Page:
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Biden emerges as the all-but-certain Democratic nominee for president

The former Vice President now faces his greatest political challenge yet

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The suspension of Sanders’ campaign for the Presidency and the subsequent concession of the Democratic nomination on the 8 of April 2020 to Joe Biden resulted in the starting gun for the Presidential election of 2020 officially being fired.

Though in reality, Democratic and Republican campaigns for the election started long ago. Donald Trump didn’t waste time in letting the Twittersphere know that Biden should be best known as “Sleepy Joe”.  Biden, former- Vice President to Barack Obama, didn’t resist in snapping back, according to Politico, by saying that when it comes to nicknames for Trump “You can just start with clown”. This exchange of political tit for tat signifies the start of what will be a long-drawn out and fiery election campaign.

The failure of Sanders’ campaign was a result of concerns about the messenger, not the message. Sanders’ progressive liberal policies such as “Medicare for all” and free four year public colleges were appealing and particularly persuasive to younger voters. However, the issue of Sanders’ electability and whether he was best placed to beat Trump secured his downfall.

Back in March, a national poll undertaken by Quinnipiac University confirmed the fears of Sanders supporters when it revealed that 80% of respondents thought that it was either very or somewhat likely that Biden would win in the election against Trump, compared with only 61% believing the same for Sanders.  Just as Sanders was announcing in April that his “movement” had not ended, Biden spoke of having “started a movement”. In a populist-driven political climate, Biden isn’t oblivious to the necessity of capturing the same excitement and energy that became a trademark of Sanders’ rallies.

Combining a message of America embracing socialist ideals and policies, alongside a necessity to restore prestige to the Presidency will most likely be the pitch that Biden relies upon. Beating Trump will be no easy political feat. It is already clear that Trump will pursue an anti-China campaign and this is evident from his labelling of COVID-19 (Coronavirus) as the “China virus”. There is no doubt that reference will also be made to prior economic sanctions that were levied on China back in March 2018. These sanctions will be highlighted by the Trump campaign to emphasise that his administration has always been consistent when approaching the ‘threat’ that China poses.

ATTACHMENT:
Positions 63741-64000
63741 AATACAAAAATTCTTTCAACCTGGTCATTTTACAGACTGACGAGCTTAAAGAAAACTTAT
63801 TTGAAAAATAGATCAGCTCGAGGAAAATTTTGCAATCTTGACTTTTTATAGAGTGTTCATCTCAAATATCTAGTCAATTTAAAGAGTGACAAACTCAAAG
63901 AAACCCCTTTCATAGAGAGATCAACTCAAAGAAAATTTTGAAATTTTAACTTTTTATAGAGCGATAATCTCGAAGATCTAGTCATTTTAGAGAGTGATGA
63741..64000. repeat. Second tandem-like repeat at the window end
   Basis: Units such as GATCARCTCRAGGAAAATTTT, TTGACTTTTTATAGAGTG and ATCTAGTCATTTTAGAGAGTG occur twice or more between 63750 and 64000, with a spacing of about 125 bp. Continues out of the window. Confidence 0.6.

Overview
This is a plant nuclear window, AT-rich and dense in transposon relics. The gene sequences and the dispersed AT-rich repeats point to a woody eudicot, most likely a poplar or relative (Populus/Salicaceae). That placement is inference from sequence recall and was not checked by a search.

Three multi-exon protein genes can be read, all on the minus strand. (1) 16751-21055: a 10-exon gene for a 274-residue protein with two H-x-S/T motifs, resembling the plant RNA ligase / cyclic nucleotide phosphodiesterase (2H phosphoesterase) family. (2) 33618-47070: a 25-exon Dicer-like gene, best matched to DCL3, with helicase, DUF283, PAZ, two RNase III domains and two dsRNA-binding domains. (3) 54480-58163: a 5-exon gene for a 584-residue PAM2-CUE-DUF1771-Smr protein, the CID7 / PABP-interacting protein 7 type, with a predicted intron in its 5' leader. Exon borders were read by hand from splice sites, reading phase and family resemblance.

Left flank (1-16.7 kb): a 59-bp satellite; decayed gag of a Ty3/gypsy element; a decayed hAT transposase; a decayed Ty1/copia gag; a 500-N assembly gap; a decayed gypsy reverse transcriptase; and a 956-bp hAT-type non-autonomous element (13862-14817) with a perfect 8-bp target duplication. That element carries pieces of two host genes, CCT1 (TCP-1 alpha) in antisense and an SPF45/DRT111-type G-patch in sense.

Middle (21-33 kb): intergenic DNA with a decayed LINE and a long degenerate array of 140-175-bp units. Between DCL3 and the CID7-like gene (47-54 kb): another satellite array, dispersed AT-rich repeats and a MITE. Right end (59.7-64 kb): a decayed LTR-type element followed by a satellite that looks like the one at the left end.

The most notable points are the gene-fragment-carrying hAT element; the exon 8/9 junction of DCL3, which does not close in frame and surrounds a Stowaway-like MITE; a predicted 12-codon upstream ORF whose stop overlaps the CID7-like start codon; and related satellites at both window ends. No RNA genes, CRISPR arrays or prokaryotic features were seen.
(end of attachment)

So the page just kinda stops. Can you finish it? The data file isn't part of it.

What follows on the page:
As of Thursday, the US Department for Labor announced that US unemployment was at a high of 22 million. Biden will have to find a way to appeal to those that now face the grim reality of having to depend upon unemployment benefits. John F. Kennedy famously said that that “In a crisis, be aware of the danger, but recognise the opportunity”, leading up to election day Biden will have to find this balance in order to be victorious for the Democratic party.

Biden must stay relevant and visible to the American people, while remaining under stay-at-home orders. Portraying himself as a President that would govern in the interests of all American people was shown to be a concern of Biden’s in the head-to head debates with Sanders, where he confirmed that he would pick a female running mate and name an African-American woman to the Supreme Court.

For Biden, choosing his running mate will be of great significance to the prospects of his campaign. If Michelle Obama does decide to delve into the theatrics of politics then her charisma and charm could be the best way to draw attention to the strengths that lie in Biden’s modesty and humility.

Alternatively, Michelle choosing to be Biden’s running mate could ‘play right into Trump’s hands’, as it is likely that a much used attack line will be smearing Biden with what he deems to be the failures of the Obama Presidency. Bringing Michelle on board the campaign could make it harder for Biden to differentiate himself from his past political dealings and limit his ability to offer the American people a new vision and break from the past.

With the Coronavirus bringing new challenges and uncertainties, it is of critical importance for Biden that he doesn’t become involved in a mud-slinging match with Trump. With Sanders’ recent endorsement, Biden can now turn his attention from uniting the party to uniting the American people.

Though Trump’s new ‘Opening Up America Again’ initiative will most likely provide hope to millions of businesses that are already having to face up to the devastating economic debris that the pandemic has left behind. Biden will now face his greatest political challenge. Time will only tell if Biden can present both a radical and transformative vision to the American people, while retaining his reputation for moderation and a ‘steady hand’.

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